Indonesia’s Finance Minister Girds for Impact of Fed Moves in 2015


Wall Street Journal by Ben Otto

September 3, 2014

JAKARTA, Indonesia—Indonesia is preparing for the end of the Fed’s easy-money program by moving to reduce foreign bondholdings and adding incentives against repatriation, hoping to mitigate sudden capital outflows and tighter liquidity in Southeast Asia’s largest economy, the country’s finance minister said.

Finance Minister Chatib Basri said in an interview that he expects the market shock stemming from the end of the U.S. Federal Reserve’s long-term bond-buying stimulus program, known as quantitative easing, will be worse than a year ago when tapering fears triggered an exodus of foreign funds from emerging markets world-wide. He said he has no plans for capital controls.

“I think there is a strong likelihood that the U.S. will [undergo] a normalization of its monetary policy sooner than we expect,” he said. “If that’s the case, then you would expect there would be tight liquidity in the global economy and it will affect emerging markets even more severely than what we [saw] in 2013.”

He pointed to strengthening economic and jobs data in the U.S. as signs that the Fed could start tapering in the first half of 2015.

The Fed’s expansive monetary policies since an economic downturn in 2009 have benefited countries such as Indonesia. Policy makers in the fast-growing emerging market kept monetary policy loose as capital flooded in, with investors searching for higher returns as U.S. rates headed toward zero.

But Indonesia was one of the hardest-hit countries in mid-2013 when the Fed hinted it was closer to turning off the tap. Foreign capital fled the near trillion-dollar economy, sending the local currency plummeting and helping pull economic growth below 6% for the first time in four years.

When the Fed later decided to keep the pace of its bond buying steady, much of that capital returned, with investors lauding several small but significant banking and fiscal reforms introduced during the exodus of capital. Mr. Basri said that the country’s relatively sound macrofundamentals better position it to deal with a shock today, but risks remain.

He forecasts economic growth will fall to 5.3% in 2014 after hitting 5.8% a year earlier. His official ministry forecast for growth next year is 5.6%, but he said Wednesday that global headwinds,—including hampered investment growth that could result from higher interest rates in the U.S., as well as decreased demand from China for some of its biggest exports,—could take that down further to “above 5%.”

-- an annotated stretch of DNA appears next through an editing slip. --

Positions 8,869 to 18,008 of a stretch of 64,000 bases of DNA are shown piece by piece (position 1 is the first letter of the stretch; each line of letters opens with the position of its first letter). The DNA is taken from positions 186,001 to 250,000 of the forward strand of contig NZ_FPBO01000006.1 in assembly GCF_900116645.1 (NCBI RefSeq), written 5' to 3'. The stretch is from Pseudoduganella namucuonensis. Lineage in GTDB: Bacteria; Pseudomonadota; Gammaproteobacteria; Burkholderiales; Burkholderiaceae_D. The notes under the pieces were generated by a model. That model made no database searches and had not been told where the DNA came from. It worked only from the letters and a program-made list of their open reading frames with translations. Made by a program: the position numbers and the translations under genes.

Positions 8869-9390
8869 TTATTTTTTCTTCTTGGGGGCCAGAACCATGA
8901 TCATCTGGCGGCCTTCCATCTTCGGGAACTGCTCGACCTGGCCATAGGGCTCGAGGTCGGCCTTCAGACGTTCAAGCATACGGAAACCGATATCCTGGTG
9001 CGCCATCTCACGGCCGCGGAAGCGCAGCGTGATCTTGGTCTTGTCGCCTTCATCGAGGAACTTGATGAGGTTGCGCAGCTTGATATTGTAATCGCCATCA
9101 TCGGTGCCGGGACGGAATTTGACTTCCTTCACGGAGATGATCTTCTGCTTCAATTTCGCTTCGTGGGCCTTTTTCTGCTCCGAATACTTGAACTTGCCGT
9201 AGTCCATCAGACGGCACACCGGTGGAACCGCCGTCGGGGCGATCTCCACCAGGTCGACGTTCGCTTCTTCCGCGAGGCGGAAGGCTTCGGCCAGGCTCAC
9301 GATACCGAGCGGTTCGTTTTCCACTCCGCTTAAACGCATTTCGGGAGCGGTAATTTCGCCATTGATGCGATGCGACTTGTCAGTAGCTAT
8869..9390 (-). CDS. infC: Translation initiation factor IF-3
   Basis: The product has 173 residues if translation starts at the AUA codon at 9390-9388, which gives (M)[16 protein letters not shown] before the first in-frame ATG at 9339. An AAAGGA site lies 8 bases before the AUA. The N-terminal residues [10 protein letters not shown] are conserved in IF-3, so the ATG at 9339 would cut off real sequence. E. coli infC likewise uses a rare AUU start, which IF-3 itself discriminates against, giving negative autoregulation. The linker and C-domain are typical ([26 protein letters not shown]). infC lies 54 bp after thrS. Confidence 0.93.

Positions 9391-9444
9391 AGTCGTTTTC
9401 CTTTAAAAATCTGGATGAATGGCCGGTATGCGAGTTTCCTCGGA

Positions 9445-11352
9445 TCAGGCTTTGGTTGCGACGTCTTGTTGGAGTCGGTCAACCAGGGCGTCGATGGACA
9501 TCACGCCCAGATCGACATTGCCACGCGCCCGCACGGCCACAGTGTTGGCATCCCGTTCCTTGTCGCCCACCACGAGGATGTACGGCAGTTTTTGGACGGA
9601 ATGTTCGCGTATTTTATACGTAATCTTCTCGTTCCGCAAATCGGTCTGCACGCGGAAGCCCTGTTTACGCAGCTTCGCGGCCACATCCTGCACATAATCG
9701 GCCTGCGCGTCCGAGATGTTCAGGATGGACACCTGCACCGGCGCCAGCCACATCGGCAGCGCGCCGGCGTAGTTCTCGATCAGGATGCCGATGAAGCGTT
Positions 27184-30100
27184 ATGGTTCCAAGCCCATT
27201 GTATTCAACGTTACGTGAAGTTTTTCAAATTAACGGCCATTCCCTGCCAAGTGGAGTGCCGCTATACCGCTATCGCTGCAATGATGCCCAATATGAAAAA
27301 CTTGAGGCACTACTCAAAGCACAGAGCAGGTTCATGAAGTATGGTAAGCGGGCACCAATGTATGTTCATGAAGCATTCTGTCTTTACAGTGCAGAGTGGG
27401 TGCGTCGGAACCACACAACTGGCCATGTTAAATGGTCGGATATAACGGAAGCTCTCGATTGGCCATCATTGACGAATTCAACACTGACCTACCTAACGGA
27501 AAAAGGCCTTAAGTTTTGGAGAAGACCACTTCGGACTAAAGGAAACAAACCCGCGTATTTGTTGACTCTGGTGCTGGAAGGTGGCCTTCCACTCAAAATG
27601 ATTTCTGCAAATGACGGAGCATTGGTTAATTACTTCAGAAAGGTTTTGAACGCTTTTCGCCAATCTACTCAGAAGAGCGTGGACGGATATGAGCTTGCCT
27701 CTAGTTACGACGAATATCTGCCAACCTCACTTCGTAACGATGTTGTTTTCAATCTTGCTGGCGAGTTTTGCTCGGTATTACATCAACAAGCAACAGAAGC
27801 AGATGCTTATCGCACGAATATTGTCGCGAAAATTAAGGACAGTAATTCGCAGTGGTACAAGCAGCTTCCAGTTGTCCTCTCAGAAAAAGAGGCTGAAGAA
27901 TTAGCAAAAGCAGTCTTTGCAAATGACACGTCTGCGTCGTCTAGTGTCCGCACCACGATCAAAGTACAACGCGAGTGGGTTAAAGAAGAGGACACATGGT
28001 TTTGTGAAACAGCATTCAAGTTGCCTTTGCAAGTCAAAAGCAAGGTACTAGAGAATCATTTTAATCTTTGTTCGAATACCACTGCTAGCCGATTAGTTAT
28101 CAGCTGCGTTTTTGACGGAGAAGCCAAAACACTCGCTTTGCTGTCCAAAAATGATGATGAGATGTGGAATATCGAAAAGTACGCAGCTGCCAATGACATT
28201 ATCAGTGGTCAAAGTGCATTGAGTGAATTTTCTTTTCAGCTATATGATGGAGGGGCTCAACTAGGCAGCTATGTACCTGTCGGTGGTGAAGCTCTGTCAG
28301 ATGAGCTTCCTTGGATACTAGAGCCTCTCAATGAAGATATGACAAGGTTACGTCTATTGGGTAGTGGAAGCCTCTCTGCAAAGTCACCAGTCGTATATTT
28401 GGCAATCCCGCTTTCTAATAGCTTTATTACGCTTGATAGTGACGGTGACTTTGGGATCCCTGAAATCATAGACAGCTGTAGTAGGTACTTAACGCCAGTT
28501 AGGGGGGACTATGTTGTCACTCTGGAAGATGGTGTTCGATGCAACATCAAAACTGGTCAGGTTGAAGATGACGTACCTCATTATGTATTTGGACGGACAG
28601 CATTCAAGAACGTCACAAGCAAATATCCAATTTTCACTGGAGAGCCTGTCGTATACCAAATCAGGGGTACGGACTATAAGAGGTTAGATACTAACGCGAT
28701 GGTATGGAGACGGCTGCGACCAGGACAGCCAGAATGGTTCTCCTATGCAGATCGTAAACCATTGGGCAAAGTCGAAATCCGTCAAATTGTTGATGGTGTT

The country is wrestling with the end of a commodity boom that has exposed its overreliance on resources exports, and with a ballooning bill for subsidized fuel prices that have left it with little money to invest in infrastructure and develop the manufacturing industries it needs to modernize its economy.

With a month and half to go before a presidential handover, Mr. Basri said he’s pushing for new ways to keep foreign money in the country in preparation for tighter liquidity when the Fed ends its program. A pending regulation from his ministry will offer tax allowances to companies that reinvest their profits here, freeing them from paying dividends taxes.

He said another measure being developed by the central bank would potentially require a company borrowing money overseas to ensure that foreign exchange is available for 1-3 months before the debt comes due.

Mr. Basri said also said he’s worried about increasing bondholdings among foreigners, which recently hit a record of around 37% of all government bonds.

“It’s very important for us to diversify the source of financing,” he said.

He hopes that proportion can be reduced by tapping the country’s Haj pilgrimage funds—which he projects to reach $15 billion by 2020—and social security funds. On top of selling bonds domestically, Mr. Basri is seeking to allow his ministry to sell securities to these government institutions in private placements.

The potential capital outflows are illustrated in Indonesia’s budget draft for 2015, which assumes the rupiah will weaken almost 2% from current levels to 11,900 to a dollar.


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